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Hong Chau and Matt Damon in scene from Downsizing.

Movie Review
Directed by Alexander Payne

By Noel Vera

ALEXANDER PAYNE’S new film Downsizing is a slyer comic take on Jonathan Swift’s Gulliver’s Travels than the Jack Black travesty some seven years back — it is perhaps the best adaptation of this classic fantasy satire to date.

Not that Payne’s film (unlike Swift’s novel) is a near-perfect work — hardly that. It spends (I’d say wastes) the first 10 minutes sketching how the process of “downsizing” was developed and applied; has an earnestness about it (as opposed to Swift’s cosmic rage) that may grate on the more tonally sensitive; and has Matt Damon — Private Ryan himself — sucking all the energy out of the center of the screen.

Once the film gets to the nitty gritty though momentum starts to build: Paul Safranek (Damon) is brought to believe that downsizing himself will be the answer to all his problems. The arguments are compelling: a set of diamond bracelet, necklace, and earrings that can set a wallet back thousands costs just $80 — which, as a cheerful Neil Patrick Harris points out to a freshly scrubbed Laura Dern, is half their monthly grocery bill. Smaller folks (five inches tall we’re told) mean less resources used, less land consumed, smaller carbon footprint, an overall lighter impact on the environment — it’s all about “saving the world,” which, when spoken to anyone with a straight face, provokes an involuntary small “pfft!” from the lips.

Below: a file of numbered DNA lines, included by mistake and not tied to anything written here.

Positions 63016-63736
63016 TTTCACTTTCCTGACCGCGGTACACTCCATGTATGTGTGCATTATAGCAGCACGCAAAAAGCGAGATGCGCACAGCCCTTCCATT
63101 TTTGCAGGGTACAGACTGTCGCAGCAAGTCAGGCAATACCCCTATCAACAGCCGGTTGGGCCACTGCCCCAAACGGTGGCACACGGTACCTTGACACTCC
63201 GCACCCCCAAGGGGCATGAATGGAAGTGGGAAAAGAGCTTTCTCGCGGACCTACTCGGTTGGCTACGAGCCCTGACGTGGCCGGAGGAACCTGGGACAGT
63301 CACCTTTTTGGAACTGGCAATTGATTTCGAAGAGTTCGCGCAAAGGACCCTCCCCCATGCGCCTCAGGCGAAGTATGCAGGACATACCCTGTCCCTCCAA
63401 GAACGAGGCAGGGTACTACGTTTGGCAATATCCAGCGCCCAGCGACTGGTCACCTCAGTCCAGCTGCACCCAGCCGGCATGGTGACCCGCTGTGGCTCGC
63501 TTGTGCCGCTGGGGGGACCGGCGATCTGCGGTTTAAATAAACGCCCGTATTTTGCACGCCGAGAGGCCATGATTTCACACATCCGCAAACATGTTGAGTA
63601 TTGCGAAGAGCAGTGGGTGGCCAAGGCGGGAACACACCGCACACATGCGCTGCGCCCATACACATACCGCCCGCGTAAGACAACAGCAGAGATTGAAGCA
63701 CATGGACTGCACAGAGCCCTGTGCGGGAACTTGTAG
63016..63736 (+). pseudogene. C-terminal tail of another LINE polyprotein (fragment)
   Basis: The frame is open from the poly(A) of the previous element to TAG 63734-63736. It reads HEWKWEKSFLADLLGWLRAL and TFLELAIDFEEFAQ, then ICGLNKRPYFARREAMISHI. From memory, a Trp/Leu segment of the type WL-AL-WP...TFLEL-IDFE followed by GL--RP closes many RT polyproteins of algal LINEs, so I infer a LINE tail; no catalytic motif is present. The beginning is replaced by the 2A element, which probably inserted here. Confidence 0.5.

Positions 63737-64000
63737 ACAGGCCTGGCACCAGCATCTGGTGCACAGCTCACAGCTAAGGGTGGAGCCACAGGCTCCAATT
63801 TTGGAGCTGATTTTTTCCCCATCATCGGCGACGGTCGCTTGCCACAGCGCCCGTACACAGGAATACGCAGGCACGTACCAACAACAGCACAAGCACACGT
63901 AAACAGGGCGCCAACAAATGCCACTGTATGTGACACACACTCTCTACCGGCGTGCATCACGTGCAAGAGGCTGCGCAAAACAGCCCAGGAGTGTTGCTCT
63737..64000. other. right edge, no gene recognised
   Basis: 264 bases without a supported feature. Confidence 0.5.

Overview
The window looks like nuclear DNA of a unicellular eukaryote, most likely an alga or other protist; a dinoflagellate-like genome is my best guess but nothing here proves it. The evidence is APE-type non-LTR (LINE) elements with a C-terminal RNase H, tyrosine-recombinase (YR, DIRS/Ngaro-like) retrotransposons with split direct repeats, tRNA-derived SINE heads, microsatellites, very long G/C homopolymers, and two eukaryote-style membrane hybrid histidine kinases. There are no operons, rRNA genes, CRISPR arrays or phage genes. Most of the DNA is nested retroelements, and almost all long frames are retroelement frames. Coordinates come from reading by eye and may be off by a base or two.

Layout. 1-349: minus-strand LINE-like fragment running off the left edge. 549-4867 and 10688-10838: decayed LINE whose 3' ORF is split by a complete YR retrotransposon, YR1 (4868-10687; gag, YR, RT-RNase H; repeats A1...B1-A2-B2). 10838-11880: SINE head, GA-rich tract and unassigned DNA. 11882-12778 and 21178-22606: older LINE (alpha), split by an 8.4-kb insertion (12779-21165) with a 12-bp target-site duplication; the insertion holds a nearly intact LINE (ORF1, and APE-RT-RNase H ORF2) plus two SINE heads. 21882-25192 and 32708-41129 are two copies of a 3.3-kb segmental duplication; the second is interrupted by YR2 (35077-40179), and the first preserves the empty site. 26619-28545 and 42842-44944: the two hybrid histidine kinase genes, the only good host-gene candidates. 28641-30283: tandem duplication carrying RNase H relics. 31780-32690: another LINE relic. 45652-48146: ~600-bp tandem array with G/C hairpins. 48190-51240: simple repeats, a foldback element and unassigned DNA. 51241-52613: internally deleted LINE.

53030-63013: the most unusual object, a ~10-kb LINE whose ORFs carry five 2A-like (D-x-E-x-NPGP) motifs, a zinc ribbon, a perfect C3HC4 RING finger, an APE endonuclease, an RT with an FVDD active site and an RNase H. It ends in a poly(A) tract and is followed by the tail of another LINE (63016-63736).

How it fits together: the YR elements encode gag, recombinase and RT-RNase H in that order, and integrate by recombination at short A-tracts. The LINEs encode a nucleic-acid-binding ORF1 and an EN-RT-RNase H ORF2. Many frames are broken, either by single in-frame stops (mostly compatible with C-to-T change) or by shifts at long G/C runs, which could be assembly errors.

Only things don’t go so great for Paul — and here’s the clever part: Payne lands him divorced, depressed, and financially diminished in Leisureland, the community to be in for downsized folk. He’s not living the high life but he’s comfortable — even with only half (or less than half of what the lawyer implied in their conversation together is right) his current assets full-sized, he can still afford a nice if modest apartment and so-so job as a Land’s End telemarketer downsized. Life is, well, quiet; Paul’s even dating a single mother. Everything is fine, if only his upstairs neighbor’s parties weren’t so damned noisy.

Paul’s predicament is basically Payne’s way of drawing his audience sideways, towards the film’s real subject: miniaturization as a metaphor for full-sized America. Turns out everything is different and nothing has changed: folks are super conscious of the status symbols they own or buy (cue Brett Easton Ellis), that on the edge of this utopian mini community lies a ghetto full of marginalized folk, and that there are pockets of methane (a superpotent greenhouse gas, even more powerful than carbon dioxide) being released by melting polar ice, threatening to take it all away.